Lets assume Cable connection on a Wireless Router with Hardware firewall up and running stopping everything coming in on 2 XP Home systems. One hard wared to router the other wireless. Pretty sure I'm NAT as they call it. NetGear Router and linksys "wireless reciever" :oops: Sorry I'm not network savy (even more :oops:). I do read that BlackIce (Inernet Security Systems Ticker symbol ISSX) are always getting valnerable to something and patching something based on some of those security watchdog groups that find stuff and report to companies for patch. Probably really no more then NPF though.

    Sorry no13 we cross posted.
     
    Last edited: Sep 29, 2004
  7. no13

    no13 Retired Major Resident Nutcase

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    ya...NPF passes most tests... but I junked it because it was very VERY heavy on system requirements. And partly because it always wanted to talk to norton's servers... maybe it was homesick... i dunno what was so important that inspite of my best attempts, i couldn't stop it.
    NOTE: blocking NPF or NIS processes is really not gonna work, because now it functions like a proxy server - maybe not the right terminology (even I'm not network savvy:(, but i shall be, soon enough:) with CCNA (yaaay!) ) - but you get the point, right? It channels ALL network access requests thru itself. So byebye other simultaneous firewall ...as good as useless, because norton's already allowed network activity by the time you step in. pfff...
     
  8. still_longhorn

    still_longhorn Registered Member

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    Hi guys!

    What BID version are we discussing here? BID 2.9cai and earlier are noted to be ineffective in filtering outbound packets (http://grc.com/lt/leaktest.htm) and didn't pass GRC's Leaktest.

    No13, 3 FW's plus a router is hardly ever recommended unless one is exceptionally adept at configuring them. I guess you are to have gone 45 days with no conflict... Wow! Must have taken you days just to set up the rules!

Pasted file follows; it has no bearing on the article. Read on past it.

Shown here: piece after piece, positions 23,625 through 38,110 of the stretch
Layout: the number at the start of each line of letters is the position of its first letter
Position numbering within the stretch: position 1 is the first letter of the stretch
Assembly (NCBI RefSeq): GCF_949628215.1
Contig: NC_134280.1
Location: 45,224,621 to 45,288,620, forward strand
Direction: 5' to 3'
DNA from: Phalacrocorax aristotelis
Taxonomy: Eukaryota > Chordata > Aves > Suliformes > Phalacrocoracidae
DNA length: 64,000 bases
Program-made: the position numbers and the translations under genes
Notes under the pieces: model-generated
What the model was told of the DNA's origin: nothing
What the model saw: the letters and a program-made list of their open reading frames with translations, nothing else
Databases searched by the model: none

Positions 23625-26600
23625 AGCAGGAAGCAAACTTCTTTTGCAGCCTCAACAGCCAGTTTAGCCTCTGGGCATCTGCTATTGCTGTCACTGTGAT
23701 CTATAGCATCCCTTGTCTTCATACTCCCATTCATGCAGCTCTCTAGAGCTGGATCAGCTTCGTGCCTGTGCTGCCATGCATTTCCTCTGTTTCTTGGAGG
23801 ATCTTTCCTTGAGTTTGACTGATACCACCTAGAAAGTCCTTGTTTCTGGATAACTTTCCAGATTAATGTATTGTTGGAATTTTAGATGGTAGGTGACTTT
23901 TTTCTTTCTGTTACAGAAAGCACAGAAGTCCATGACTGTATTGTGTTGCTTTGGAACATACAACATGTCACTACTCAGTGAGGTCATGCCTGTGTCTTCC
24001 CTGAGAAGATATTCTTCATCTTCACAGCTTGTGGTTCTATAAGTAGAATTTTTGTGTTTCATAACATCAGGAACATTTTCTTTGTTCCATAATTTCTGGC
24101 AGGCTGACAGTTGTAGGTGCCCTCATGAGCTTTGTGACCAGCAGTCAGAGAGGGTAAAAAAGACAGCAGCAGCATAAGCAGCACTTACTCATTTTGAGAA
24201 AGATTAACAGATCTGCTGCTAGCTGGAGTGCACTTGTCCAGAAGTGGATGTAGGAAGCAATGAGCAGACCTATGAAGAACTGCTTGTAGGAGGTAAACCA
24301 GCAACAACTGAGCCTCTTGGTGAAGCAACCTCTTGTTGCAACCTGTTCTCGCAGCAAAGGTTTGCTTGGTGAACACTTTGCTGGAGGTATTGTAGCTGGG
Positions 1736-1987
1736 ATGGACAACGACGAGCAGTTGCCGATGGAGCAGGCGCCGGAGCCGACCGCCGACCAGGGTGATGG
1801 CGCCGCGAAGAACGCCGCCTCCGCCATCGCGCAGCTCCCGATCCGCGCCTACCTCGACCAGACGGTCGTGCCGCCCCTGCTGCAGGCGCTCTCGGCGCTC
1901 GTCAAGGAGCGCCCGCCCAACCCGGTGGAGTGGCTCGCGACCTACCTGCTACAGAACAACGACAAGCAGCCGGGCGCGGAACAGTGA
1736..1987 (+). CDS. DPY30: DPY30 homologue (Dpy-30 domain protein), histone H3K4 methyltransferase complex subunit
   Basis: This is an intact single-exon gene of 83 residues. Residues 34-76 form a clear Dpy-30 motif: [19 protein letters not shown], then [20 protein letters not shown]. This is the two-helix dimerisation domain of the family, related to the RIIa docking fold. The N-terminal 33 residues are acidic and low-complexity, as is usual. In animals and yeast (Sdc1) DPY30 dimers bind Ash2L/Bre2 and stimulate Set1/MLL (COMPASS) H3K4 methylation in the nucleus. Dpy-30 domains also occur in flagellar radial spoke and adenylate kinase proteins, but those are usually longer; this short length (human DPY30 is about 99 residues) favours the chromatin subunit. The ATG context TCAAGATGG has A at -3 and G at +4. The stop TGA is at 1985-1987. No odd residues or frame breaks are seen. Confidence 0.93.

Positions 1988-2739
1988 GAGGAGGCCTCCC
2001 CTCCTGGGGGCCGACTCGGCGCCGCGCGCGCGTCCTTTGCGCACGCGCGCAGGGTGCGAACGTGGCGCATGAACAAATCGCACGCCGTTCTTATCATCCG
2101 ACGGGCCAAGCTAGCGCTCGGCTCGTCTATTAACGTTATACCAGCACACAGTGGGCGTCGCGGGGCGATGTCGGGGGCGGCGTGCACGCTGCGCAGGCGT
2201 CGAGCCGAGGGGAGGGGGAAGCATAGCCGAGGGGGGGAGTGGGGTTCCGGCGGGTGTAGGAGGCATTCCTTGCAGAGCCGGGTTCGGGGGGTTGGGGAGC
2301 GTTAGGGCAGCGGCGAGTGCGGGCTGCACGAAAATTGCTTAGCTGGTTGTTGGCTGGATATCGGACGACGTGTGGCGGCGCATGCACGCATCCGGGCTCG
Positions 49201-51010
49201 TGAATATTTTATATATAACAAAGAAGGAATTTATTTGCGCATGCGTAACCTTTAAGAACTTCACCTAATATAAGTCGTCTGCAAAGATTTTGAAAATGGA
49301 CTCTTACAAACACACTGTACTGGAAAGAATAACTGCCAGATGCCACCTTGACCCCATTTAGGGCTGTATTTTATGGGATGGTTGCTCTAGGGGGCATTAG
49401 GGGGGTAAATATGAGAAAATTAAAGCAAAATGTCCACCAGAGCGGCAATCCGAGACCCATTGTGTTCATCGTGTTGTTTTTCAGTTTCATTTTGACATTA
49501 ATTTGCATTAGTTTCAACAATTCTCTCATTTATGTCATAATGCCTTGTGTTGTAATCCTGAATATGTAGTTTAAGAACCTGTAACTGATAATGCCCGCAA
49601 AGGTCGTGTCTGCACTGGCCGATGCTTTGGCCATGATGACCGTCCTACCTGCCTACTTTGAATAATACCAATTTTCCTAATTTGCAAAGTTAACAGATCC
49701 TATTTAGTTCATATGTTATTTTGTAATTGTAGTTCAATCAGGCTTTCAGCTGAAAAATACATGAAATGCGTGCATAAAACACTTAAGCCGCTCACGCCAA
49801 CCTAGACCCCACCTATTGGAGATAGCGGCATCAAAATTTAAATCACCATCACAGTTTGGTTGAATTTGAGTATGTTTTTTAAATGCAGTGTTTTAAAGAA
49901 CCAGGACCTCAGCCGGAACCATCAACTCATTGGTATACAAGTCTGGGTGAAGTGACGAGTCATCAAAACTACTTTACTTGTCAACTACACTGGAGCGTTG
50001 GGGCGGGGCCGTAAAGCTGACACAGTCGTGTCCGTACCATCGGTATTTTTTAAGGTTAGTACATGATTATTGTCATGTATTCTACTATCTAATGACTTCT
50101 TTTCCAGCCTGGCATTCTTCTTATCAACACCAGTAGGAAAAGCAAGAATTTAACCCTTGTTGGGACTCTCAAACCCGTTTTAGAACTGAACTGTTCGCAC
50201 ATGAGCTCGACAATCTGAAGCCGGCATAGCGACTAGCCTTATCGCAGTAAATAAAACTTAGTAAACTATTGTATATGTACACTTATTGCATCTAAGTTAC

Anyway, you asked for comments. IMO, I'd give up BID without hesitation and toss a coin to know whether I let go of ZA or Kerio.
     
  9. Ron_P

    Ron_P Registered Member

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    I too tried BlackICE off and on for years, but always ended up with Kerio, Agnitum, or Sygate (until I found it can't control local proxies). Now that I'm offering services to friends (FTP), I wouldn't be without BI. Don't forget the IPS in addition to the IDS with BI. It prevents as well as alerts. If someone tries to access above their home FTP directory, I know about it, as even though I've allowed inbound FTP and told BI so, it still watches the connection. Going through the .ini files is an eye opener, as the IDS seems to cover everything, more than I've seen with Kerio and Outpost. The Advanced Administrtors Guide will show how to configure even more options than the GUI allows. If installed on a clean machine, the app protection works well. My belief is the outbound connection stuff (ie. I want Opera to connect only to port 80) is really a privacy thing.

    That being said, I like outbound control. Luckily, Kerio 2.15 or 4.x has no problem running with BI. The one thing that could be better with BI is the app protection takes a while to kick in...nothing will get out, but it's just a delay before the warning box pops up. Kerio 4x or System Safety Monitor kick in much quicker. Other than that, I now love BI.